The CRTC has very surprisingly and very clearly rejected the proposed $3.4 billion Bell/Astral merger. Here’s the summary.  Here’s the decision.

BCE has become a superpower within the Canadian firmament, having huge and converged interests in just about all aspects of media (including news), entertainment, broadcasting, telecommunications, ISP, wireless  and even retailing.

Without commenting on BCE or this transaction in particular, it can  be the case from a purely copyright standpoint that this kind and quantity of convergence can end up being bad for consumers. And we all know that copyright is important these days.

This is because the naturally competition and even occasionally adversarial relationships that might have otherwise taken place between various parts of a corporate empire, if they were separately owned, may cease to take place if there is common ownership. Fuzzy and compromised thinking may be the result, with mixed or confused signals being sent out to regulators and consumers themselves.

The result can even be bad for the mega merged company itself. I suspect that SONY is an example of just such a result. As a hardware company, it was for a long time unbeatable in consumer and even some sectors of professional electronics. It made the best and most innovative gadgets in just about every category. But, then it decided to become an entertainment company too. The two don’t always mix. Entertainment companies virtually all believe that more copyright is always better. Consumer electronics companies tend to believe that less is more and better.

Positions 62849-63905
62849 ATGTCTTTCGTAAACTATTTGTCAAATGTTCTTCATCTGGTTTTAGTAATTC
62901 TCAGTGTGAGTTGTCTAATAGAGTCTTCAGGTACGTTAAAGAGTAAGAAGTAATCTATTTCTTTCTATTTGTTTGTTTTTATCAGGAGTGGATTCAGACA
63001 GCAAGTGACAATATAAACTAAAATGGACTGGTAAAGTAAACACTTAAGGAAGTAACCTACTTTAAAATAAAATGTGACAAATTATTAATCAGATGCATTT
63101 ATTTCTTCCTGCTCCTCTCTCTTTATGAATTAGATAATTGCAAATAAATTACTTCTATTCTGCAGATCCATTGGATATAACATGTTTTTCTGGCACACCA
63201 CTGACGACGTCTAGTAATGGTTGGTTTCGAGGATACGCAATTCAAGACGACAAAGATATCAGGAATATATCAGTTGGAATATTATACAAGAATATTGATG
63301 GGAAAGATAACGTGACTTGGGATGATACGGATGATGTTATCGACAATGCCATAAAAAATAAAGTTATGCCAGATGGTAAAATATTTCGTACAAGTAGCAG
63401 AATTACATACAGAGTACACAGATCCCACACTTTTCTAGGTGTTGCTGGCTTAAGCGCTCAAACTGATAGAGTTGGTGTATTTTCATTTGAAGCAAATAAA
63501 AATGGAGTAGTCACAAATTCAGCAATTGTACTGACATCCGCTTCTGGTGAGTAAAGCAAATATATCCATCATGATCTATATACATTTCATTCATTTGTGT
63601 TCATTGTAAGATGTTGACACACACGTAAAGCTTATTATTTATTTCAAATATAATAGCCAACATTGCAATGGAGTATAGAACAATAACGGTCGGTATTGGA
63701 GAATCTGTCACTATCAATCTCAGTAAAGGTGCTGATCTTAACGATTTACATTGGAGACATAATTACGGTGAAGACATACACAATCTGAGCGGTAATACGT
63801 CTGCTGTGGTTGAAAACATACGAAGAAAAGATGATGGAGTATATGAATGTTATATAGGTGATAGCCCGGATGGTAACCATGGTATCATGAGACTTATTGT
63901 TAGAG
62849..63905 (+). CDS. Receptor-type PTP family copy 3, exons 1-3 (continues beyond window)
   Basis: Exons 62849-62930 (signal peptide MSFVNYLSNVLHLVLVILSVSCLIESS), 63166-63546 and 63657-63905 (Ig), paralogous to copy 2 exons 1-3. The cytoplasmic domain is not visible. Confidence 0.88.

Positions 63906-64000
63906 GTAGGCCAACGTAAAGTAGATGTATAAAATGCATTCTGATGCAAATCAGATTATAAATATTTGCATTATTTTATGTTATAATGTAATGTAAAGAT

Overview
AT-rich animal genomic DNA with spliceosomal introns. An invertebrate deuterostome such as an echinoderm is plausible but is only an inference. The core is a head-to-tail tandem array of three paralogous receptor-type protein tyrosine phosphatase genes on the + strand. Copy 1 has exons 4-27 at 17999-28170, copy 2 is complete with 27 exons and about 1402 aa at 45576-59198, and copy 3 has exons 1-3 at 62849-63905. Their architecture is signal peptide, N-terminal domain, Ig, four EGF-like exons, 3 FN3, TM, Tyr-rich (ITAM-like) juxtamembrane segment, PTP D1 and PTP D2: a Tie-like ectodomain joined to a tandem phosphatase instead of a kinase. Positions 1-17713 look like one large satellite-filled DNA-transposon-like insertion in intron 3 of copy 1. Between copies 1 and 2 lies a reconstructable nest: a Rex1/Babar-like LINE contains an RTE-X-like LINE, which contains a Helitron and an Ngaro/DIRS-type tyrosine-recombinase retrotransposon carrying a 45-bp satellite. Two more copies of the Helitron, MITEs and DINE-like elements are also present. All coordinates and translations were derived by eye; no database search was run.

For example, at Canada’s Copyright Board, SONY had a big stake on both sides of the fence in the early days of the tape and CD levy. It stood to benefit from the revenues and was a major stakeholder in the CPCC. But, as a hardware and blank media manufacturer, it was an objector to the levies.  I suspect that SONY had some interesting internal discussions about levies and more recently about TPMs. On the latter front,  it found itself in the incredibly embarrassing position of having deployed its disastrous “rootkit” antipiracy malware embedded in sound recordings that destroyed or injured a lot of hardware that SONY would have made and sold to unsuspecting consumers.

Unlimited convergence may have had its day and that would probably be a very good thing. At least, for this day, it has met its match at the CRTC, and its new Chair, Jean-Pierre Blais pictured above.